‘Massive regional imbalance’ in people getting NHS mobility equipment
Wed, 02 Aug 2017
There is a huge imbalance in the chances of getting mobility equipment like wheelchairs on the NHS, and the post code lottery is leading people to buy equipment privately, an investigation has claimed.
BuzzFeed News’ report says that it is a post code lottery when it comes to getting a wheelchair on the NHS and that 96% of areas in England are failing to supply wheelchairs within the 18 weeks guarantee period.
Almost a quarter of people referred to GP’s for mobility equipment are not given any aids at all, the report says. The imbalance has largely been attributed to a lack of standardised eligibility criteria among NHS services across the country.
As a result of the difficulties in securing equipment on the NHS, many disabled people are turning to online crowd funding to buy their own wheelchairs from private dealers.
The investigation says that in some areas around 75% of people referred to wheelchair services receive no equipment at all, while in other areas everyone who applies for mobility aids is granted one.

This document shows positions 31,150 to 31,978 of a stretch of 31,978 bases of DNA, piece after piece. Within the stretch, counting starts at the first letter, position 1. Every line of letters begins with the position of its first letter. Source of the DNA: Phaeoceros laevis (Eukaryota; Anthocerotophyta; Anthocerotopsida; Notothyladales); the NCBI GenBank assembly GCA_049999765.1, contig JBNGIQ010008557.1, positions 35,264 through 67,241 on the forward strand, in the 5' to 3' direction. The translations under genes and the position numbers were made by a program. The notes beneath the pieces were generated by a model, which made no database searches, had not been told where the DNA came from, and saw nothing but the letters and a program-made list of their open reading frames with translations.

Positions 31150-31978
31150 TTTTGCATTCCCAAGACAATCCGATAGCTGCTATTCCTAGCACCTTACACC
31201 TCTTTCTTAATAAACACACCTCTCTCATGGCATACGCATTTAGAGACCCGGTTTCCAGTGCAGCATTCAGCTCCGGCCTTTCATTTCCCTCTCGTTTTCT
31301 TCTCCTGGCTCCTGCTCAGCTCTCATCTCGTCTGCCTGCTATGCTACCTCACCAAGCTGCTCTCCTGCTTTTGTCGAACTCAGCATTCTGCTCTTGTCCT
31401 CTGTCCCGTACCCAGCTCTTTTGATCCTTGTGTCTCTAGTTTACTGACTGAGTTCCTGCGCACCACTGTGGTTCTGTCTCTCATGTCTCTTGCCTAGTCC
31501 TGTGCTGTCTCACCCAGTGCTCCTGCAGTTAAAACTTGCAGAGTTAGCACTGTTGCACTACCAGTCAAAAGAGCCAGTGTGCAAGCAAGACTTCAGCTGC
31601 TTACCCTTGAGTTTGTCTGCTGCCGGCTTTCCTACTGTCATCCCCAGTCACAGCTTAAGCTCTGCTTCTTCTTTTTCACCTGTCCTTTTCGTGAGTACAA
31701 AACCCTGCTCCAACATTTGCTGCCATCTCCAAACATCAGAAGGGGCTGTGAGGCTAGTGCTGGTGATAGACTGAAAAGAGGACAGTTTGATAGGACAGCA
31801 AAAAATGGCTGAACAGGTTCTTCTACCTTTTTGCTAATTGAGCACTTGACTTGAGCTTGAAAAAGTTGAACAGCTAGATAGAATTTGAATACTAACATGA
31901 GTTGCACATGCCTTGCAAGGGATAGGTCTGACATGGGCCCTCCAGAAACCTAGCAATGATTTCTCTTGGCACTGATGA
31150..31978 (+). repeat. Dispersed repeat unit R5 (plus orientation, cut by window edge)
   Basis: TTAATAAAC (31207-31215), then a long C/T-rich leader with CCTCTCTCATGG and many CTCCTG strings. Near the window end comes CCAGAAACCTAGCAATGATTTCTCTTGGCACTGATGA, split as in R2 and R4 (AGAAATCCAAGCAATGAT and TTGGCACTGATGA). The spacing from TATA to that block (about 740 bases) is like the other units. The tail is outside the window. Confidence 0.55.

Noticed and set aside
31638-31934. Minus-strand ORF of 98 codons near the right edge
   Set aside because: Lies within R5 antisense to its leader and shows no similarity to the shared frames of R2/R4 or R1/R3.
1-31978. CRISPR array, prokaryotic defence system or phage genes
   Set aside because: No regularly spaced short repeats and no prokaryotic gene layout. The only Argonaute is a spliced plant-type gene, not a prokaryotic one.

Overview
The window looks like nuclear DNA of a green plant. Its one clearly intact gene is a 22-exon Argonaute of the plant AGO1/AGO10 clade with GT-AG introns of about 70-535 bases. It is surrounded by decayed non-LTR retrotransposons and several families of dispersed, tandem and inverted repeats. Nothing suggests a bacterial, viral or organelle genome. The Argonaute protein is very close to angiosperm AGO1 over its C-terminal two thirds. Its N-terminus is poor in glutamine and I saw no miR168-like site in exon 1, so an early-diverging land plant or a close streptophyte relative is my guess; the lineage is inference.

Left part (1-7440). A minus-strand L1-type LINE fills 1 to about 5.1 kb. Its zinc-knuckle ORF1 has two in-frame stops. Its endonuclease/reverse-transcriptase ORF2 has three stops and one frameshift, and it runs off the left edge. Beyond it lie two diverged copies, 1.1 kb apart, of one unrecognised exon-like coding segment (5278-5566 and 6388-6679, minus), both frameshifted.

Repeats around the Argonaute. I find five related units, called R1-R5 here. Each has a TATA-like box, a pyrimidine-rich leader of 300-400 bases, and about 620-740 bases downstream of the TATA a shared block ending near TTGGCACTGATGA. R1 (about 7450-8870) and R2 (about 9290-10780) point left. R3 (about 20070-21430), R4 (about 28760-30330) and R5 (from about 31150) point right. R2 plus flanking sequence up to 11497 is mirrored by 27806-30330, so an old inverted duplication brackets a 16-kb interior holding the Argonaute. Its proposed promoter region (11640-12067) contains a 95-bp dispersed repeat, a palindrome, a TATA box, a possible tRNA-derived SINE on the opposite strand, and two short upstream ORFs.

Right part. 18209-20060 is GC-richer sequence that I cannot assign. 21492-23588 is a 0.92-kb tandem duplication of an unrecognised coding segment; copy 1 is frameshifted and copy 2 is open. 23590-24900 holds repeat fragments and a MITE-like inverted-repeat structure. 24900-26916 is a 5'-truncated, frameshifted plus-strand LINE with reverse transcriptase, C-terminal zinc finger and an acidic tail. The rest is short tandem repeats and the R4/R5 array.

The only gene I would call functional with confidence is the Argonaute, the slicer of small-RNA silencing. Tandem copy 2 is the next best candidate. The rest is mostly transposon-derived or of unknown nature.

The data reveals extremities in the system. For example in Northumberland, equipment was provided in 99.6% of cases whereas in Slough equipment was provided in just 29% of cases.
In some areas where people do receive equipment from the NHS it is not always appropriate for the user’s needs and so people have to spend money on upgrading their chair or purchase from private dealers.
“What is particularly shocking is the number of areas that offer an unsuitable basic chair but without the adaptations that make it safe to use, which can amount to three-quarters of the total cost,” Nic Bungay, a director at Muscular Dystrophy UK, told BuzzFeed.
“When it comes to wheelchairs, it is not a case of one size fits all, but the NHS in many areas won’t even allow people to put the cash value of the basic chair towards something more suitable. This means they are essentially offering some people nothing at all and demonstrates a system completely at odds with what disabled people actually need.”